DURBAN — Forty-two years after leaving apartheid South Africa, Cape Town-born helmer and indie film pioneer Michael Oblowitz had a single question for the crowd gathered Sunday night for the opening of the Wavescape Surf Film Festival in Durban: “How’s the surf?”
On a chilly, blustery night, with waves crashing along the Bay of Plenty on the palm-lined stretch of Durban waterfront dubbed the Golden Mile, close to 1,000 movie-goers turned out to unfurl picnic blankets, bundle into their ski parkas, and sip South African pinotage during the African premiere of Oblowitz’s acclaimed surf documentary, “Heavy Water: The Life and Times of Nathan Fletcher.”
The California transplant, who learned the ropes of filmmaking alongside the likes of Jim Jarmusch and Kathryn Bigelow in the gritty, indie New York scene of the 1970s, was a fitting choice to open Wavescape’s 14th edition, running parallel to the Durban Int’l. Film Festival. Reared on surf magazines as a boy in South Africa, and now in his 60s, the director of the iconic surf documentary “Sea of Darkness” is still an avid surfer. “It was a bit blown out by the time I woke up,” he told the crowd at his premiere, “but I still went out.”
“Heavy Water” is the story of the surf prodigy Fletcher, a scion of one of surfing’s royal families and a key figure in Big Wave history. A budding icon at the age of 11, Fletcher was burnt out on competitive surfing as a teenager before reviving his career in his early 20s, when he conquered the legendary waves at Tahiti’s Teahupo’o to solidify his position as one of the greatest surfers of his generation.
Oblowitz met Fletcher not long after what the director described as “a benchmark ride in modern extreme sports,” entering his close-knit circle of friends for a film that world premiered to close San Sebastian’s Savage Cinema showcase in 2015.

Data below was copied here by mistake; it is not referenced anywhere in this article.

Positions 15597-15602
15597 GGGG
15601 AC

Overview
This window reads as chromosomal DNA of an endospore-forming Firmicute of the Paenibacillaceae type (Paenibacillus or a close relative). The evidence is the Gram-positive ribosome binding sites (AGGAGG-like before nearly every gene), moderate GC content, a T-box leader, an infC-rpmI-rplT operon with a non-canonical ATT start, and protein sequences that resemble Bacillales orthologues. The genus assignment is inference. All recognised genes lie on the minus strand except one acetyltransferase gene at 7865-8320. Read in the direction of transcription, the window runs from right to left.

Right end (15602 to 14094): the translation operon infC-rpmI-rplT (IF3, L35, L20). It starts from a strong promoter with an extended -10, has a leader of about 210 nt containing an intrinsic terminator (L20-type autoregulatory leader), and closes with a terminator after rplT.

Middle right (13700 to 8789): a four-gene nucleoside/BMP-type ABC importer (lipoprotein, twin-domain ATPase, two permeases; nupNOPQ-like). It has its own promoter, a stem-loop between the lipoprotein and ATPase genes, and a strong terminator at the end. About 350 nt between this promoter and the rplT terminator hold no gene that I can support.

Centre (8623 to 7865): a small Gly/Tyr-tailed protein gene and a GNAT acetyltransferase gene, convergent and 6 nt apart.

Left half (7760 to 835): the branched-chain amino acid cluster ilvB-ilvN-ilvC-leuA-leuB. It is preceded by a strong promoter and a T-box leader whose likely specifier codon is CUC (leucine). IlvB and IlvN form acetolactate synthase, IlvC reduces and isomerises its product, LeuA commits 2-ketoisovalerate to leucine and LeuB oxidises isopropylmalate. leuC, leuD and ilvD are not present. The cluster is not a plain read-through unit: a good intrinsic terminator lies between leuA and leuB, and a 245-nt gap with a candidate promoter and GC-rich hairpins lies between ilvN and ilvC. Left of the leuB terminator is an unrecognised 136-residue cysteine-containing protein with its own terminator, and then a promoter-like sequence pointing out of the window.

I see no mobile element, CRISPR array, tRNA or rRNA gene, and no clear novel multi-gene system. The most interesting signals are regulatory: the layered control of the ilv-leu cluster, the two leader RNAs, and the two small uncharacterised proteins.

“When I did the first rough cut of this movie, and it played at San Sebastian, I got so much flak from the surf community, because I showed these surfers dying in the film,” said Oblowitz. “These guys within that extreme sports world form a family. And the film is about a series of deaths, and how Nathan and his friend…manage to transcend the incredibly debilitating experience of their closest friends [dying].”
Surfing for Oblowitz is about existential questions as much as the pulse-pounding thrill of riding the waves. “There’s a film I did with Twiggy Baker, from South Africa, where he talks about the ‘metallic taste of fear in your mouth’ when you paddle into these huge waves,” he said. “And the question is, ‘Why do these guys risk their lives? What’s the reward?’ And the answer I got is because they stand outside the dominant culture of society in a way that allows them to live with a kind of existential freedom, that gives them a transcendent life.”
Wavescape director and co-founder Steve Pike, who is regarded as one of the pillars of the South African surf scene, launched the festival in Cape Town in 2004 with partner Ross Frylink. The following year, former Durban fest director Peter Rorvik invited the duo to launch a local edition running parallel to DIFF, telling them, “This is surf city.”
Drawing on the tight-knit local surf community, Wavescape has grown into one of the Durban fest’s most popular sidebars, while expanding its Cape Town festival to include conservation initiatives and educational programs. “We grow from strength to strength,” said Pike.
From July 23-27, Wavescape takes over uShaka Marine World, the aquarium and marine theme park in Durban, for free nightly screenings. This year’s program includes 22 features and shorts from as far afield as Hawaii, New Zealand, Morocco, Sri Lanka, and Sierra Leone. Among the highlights are the African premieres of Ira Opper’s “Secrets of Desert Point,” the story of four Californians who stumble across the perfect wave in Indonesia, which Pike describes as “a piece of pioneering surf history,” and Aaron Lieber’s “Bethany Hamilton: Unstoppable,” the untold story of the pro surfing icon who lost her arm to a shark attack as a child, which closes the festival.
The selection, which includes adrenaline-rush adventure shorts and more contemplative features, reflects the evolution of the surf film genre. “The scene’s actually grown,” said Pike. “It’s become a lot more narrative.”
Judging from the turnout Sunday night, Wavescape will continue to have a home in Durban. “It’s really such a stoke to see you happy and big smiles on your faces,” Pike told the crowd.